• chronic hepatitis C;
  • digoxigenin;
  • HCV;
  • histopathology;
  • in situ hybridization;
  • pathology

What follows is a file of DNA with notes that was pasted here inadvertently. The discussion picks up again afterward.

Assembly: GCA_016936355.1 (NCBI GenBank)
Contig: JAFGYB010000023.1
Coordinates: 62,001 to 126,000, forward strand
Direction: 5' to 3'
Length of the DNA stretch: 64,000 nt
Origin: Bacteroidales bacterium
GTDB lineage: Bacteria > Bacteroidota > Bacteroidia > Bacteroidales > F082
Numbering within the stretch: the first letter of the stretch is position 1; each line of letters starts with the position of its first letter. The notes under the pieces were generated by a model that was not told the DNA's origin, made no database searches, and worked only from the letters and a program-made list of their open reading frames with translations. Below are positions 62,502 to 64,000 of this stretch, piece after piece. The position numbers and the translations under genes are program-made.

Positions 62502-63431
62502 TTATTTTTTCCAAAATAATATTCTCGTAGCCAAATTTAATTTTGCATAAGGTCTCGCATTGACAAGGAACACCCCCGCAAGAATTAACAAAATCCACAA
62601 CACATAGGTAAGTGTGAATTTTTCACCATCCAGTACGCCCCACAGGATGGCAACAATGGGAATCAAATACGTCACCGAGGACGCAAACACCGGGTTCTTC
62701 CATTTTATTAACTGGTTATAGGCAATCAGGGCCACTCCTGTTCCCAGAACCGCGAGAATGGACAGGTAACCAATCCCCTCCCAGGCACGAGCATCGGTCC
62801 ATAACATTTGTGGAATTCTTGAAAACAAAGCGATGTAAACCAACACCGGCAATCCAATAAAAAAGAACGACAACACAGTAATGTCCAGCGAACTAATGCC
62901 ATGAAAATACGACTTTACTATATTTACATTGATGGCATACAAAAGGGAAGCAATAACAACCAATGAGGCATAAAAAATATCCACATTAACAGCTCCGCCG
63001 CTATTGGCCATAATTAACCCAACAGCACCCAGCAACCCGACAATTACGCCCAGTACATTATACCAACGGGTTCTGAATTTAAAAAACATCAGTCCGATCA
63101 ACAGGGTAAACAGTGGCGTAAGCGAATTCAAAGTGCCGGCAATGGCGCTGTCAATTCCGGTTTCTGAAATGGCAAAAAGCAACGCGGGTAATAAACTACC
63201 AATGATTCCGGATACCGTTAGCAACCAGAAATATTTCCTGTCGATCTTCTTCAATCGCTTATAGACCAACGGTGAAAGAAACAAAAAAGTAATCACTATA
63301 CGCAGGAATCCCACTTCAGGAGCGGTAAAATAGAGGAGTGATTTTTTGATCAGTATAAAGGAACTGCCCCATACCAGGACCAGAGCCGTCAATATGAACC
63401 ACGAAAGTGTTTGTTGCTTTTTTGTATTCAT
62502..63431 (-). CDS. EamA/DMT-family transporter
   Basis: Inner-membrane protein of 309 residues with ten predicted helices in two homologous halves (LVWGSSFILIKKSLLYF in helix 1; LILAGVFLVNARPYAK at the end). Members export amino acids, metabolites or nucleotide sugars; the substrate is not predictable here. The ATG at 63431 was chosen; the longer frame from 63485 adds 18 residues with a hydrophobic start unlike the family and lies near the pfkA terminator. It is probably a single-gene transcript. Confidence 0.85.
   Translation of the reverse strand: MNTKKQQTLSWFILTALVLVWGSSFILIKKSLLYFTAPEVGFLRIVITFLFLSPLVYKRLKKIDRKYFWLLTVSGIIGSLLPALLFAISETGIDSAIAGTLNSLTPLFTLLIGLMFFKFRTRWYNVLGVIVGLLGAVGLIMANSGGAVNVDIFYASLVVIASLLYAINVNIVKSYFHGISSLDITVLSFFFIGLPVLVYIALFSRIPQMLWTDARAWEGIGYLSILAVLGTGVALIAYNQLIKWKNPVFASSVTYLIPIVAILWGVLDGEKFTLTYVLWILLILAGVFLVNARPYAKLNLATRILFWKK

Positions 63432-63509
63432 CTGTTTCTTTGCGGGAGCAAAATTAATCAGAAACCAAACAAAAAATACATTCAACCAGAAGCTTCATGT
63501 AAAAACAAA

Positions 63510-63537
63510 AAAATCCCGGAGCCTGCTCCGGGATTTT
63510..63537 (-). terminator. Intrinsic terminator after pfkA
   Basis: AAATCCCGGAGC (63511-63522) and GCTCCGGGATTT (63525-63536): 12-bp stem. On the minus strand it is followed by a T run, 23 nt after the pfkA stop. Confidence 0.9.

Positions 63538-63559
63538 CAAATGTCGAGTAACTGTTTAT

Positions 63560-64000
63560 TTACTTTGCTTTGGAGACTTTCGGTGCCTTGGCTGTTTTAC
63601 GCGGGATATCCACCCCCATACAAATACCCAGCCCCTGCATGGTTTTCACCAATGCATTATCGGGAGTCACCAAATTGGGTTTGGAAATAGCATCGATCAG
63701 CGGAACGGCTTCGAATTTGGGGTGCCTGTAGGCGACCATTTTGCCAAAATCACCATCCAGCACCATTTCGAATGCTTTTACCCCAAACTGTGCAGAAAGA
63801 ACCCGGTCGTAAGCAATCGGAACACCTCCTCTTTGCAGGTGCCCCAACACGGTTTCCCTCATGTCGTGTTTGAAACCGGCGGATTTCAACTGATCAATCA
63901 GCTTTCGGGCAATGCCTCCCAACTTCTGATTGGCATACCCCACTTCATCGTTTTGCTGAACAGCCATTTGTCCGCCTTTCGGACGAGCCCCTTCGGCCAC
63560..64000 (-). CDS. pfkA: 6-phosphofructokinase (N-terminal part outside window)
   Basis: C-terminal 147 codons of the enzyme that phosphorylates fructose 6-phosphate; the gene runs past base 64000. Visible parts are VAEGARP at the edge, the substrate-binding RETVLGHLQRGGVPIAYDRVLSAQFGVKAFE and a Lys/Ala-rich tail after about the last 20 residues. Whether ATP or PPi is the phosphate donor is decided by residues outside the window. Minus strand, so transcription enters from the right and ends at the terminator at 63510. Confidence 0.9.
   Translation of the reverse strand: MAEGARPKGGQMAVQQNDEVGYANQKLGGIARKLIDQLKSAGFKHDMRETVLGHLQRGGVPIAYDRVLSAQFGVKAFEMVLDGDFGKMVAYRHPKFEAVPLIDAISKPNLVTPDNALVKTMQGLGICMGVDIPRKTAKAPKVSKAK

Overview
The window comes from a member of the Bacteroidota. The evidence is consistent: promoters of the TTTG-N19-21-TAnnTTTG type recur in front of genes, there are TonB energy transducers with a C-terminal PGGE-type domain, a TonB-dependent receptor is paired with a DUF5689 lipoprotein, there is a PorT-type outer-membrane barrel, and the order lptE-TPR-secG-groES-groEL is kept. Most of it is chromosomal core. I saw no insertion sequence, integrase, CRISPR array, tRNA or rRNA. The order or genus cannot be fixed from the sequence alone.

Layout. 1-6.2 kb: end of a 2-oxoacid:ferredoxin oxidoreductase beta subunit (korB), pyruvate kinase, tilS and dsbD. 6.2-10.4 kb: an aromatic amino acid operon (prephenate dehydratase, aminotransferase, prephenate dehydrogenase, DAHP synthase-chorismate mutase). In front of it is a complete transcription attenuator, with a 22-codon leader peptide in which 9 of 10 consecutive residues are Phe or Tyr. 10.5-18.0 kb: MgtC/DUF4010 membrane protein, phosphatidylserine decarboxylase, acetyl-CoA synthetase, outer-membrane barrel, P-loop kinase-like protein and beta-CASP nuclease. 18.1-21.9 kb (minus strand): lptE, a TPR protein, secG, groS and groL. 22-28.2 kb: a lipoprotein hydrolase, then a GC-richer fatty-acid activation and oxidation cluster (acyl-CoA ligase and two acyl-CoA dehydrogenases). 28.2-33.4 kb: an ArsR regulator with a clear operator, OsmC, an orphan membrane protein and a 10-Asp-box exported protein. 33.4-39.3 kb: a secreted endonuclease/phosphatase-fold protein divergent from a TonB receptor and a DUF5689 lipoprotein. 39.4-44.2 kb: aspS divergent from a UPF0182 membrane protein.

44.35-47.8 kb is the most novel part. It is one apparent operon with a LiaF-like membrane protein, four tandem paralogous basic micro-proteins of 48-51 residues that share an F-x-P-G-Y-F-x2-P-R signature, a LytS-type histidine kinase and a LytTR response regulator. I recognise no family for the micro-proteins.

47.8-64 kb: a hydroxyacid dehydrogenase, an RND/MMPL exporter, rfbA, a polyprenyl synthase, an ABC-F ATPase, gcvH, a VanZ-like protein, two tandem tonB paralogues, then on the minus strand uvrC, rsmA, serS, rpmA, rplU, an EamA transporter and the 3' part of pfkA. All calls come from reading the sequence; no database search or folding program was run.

Abstract: To investigate a cellular mode of HCV-infection in the liver and its pathological implications in relation to histopathological changes or clinical data, we studied the distribution of HCV-RNA in the livers of 21 patients with HCV-related chronic liver disease (chronic active hepatitis, 14 cases; cirrhosis, 7 cases) using the in situ hybridization technique. In situ hybridization was performed on 4% paraformaldehyde-fixed frozen sections with digoxigenin-labeled DNA probe deduced from the core region of HC–J4. In situ hybridization showed positive signals in the liver specimens of 20/21 cases. The signals were localized in the cytoplasm of hepatocytes. The distribution pattern of positive cells was individually different, whereas the pattern was identical in the right and left lobes. There were no correlations of the HCV-positive cell number with serum aminotransferase levels at biopsy or with genotypes of HCV. The positive hepatocytes were occasionally associated with infiltrating mononuclear cells, and they were sparsely distributed in the area of piecemeal necrosis. These findings suggest that factors such as host immunoreaction to the virus may be more important than its direct cytopathy in the pathogenesis of chronic hepatitis C virus infection.